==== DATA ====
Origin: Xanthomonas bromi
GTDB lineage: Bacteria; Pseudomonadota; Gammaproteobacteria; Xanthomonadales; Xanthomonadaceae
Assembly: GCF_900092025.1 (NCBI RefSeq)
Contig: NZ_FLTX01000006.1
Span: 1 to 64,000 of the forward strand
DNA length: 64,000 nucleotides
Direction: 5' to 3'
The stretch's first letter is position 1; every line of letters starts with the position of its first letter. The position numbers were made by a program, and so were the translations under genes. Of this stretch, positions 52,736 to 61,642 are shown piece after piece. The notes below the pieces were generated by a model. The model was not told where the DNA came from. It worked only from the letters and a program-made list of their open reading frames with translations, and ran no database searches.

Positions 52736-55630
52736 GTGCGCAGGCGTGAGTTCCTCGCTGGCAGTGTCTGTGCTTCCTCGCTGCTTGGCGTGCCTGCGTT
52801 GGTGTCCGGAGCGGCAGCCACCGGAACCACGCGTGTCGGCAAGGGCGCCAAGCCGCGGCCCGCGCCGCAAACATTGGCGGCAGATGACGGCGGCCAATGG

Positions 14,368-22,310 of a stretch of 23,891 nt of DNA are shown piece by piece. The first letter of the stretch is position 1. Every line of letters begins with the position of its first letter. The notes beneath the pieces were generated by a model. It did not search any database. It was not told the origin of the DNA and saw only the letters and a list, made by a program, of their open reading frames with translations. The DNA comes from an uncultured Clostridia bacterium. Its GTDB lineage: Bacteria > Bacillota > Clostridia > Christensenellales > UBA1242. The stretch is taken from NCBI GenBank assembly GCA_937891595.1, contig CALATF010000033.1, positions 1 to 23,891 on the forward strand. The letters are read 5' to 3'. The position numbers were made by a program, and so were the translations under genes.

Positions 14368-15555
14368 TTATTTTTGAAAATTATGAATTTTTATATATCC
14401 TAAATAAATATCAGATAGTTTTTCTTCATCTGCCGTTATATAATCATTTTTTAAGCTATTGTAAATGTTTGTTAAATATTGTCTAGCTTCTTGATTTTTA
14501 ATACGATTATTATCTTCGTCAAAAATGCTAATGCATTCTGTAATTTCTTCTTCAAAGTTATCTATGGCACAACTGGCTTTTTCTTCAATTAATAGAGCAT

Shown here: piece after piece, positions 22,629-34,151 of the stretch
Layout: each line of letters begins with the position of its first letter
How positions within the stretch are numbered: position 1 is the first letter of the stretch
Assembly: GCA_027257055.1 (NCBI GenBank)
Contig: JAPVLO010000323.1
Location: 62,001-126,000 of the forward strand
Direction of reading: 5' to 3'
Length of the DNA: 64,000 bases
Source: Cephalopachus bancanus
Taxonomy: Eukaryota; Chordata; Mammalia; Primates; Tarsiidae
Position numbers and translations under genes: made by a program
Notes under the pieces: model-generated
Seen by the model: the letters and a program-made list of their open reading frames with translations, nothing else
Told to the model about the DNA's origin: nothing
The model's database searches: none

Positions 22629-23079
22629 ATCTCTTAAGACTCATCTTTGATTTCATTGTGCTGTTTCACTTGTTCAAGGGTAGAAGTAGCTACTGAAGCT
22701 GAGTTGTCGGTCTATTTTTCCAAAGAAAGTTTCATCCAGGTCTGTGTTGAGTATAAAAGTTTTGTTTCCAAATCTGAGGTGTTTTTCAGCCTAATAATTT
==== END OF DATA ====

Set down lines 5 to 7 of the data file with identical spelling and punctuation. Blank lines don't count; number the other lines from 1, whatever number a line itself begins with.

Span: 1 to 64,000 of the forward strand
DNA length: 64,000 nucleotides
Direction: 5' to 3'